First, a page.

Air pollution in China may be contributing to low levels of happiness among the country's urban population, reveal researchers from the US.
In a paper published in the journal Nature Human Behaviour, a research team led by Siqi Zheng, Faculty Director of MIT China Future City Lab, discovered that that higher levels of pollution are associated with a decrease in people's happiness levels in the country.
The team used information on urban levels of ultrafine particulate matter - - PM 2. 5 concentration - - from the daily air quality readings released by China's Ministry of Environmental Protection.
To measure daily happiness levels for each city, the team applied a Machine Learning (ML) algorithm to analyze the 210 million geotagged tweets from China's largest microblogging platform, Sina Weibo.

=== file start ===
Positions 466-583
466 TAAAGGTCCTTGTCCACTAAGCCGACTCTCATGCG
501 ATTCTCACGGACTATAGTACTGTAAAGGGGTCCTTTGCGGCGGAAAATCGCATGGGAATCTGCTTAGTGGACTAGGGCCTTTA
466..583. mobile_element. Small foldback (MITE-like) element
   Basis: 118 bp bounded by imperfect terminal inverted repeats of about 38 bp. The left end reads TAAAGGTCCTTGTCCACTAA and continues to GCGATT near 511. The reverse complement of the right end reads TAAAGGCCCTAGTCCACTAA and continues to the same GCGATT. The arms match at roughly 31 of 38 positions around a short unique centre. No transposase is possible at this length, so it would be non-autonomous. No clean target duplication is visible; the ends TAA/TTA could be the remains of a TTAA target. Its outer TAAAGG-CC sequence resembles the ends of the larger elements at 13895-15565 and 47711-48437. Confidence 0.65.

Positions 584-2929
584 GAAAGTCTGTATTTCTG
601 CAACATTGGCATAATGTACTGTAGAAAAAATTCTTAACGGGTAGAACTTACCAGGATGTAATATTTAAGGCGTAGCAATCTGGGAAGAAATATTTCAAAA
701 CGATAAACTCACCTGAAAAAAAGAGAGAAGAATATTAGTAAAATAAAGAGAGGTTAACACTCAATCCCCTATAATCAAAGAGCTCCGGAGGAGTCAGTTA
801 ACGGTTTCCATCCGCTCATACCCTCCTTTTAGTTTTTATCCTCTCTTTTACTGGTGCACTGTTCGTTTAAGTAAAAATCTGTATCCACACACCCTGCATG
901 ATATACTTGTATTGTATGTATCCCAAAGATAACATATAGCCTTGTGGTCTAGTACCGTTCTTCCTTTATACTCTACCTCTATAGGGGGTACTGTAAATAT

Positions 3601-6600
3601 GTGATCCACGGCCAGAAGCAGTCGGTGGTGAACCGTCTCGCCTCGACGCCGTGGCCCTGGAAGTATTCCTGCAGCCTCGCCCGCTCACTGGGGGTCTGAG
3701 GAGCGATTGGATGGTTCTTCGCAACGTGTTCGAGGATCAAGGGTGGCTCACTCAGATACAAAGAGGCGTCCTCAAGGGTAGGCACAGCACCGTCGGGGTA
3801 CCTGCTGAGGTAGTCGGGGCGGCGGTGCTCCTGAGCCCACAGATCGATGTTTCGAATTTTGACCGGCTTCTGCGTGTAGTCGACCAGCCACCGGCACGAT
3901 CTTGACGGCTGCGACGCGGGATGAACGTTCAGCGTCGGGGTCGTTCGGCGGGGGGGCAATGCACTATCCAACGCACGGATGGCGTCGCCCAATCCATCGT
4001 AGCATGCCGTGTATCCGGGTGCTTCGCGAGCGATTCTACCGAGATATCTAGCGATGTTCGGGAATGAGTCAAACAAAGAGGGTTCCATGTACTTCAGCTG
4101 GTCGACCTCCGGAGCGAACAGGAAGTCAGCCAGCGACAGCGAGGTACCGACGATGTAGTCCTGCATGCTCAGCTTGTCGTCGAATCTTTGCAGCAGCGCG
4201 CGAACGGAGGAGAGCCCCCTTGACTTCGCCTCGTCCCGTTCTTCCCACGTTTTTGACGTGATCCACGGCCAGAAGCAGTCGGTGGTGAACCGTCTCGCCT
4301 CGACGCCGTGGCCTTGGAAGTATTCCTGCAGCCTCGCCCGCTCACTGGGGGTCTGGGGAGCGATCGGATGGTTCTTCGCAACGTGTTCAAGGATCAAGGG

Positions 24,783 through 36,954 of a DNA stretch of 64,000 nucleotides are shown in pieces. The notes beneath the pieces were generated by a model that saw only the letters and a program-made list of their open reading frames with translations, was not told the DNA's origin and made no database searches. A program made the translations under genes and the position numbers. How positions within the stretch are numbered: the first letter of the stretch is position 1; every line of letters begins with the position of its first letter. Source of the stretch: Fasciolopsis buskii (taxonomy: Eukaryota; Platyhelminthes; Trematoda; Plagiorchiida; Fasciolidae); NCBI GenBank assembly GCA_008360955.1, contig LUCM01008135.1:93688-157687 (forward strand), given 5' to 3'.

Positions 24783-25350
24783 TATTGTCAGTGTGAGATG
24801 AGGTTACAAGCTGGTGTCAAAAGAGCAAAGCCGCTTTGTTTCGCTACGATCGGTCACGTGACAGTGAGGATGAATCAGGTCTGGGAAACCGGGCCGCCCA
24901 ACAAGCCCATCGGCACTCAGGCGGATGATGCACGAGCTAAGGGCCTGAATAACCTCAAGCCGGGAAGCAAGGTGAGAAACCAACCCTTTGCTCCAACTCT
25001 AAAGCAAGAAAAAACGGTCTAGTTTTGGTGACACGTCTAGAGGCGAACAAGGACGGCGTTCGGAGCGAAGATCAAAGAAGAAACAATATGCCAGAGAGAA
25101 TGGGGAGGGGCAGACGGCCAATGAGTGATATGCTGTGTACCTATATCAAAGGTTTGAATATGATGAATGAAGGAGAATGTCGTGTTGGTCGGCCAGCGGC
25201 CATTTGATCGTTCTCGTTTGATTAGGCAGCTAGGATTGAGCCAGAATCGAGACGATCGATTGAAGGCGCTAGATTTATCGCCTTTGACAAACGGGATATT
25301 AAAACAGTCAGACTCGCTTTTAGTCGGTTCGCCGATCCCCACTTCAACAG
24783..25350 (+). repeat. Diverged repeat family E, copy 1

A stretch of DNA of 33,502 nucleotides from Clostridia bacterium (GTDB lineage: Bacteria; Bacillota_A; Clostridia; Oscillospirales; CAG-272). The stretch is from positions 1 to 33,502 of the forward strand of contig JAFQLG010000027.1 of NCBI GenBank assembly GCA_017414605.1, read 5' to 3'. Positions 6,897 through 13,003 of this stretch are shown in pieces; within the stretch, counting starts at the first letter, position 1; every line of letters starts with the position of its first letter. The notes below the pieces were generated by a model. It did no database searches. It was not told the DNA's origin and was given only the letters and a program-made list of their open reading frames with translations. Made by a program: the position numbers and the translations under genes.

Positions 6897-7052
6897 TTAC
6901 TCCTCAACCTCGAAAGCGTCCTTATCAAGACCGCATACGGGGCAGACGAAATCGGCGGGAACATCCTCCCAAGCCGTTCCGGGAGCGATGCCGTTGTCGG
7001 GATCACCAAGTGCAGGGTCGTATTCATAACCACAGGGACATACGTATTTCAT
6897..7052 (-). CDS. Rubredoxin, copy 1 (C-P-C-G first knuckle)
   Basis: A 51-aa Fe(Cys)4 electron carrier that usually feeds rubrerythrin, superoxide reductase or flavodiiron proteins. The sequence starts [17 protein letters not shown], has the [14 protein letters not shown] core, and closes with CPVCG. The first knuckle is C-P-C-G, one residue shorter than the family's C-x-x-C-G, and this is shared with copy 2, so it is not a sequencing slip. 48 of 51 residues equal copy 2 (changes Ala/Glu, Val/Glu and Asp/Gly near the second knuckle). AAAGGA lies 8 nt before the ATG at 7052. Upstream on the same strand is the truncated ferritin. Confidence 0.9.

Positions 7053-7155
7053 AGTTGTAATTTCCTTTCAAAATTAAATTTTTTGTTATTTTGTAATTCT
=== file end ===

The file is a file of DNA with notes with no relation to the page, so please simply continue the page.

The tweets cover a period from March to November 2014.
For each tweet, the researchers applied the machine - trained sentiment analysis algorithm to measure the sentiment of the post.
They then calculated the median value for that city and day, the so - called expressed happiness index, ranging from 0 to 100, with 0 indicating a very negative mood, and 100 a very positive one.
Finally, the researchers merged this index with the daily PM2. 5 concentration and weather data.
They found a significantly negative correlation between pollution and happiness levels.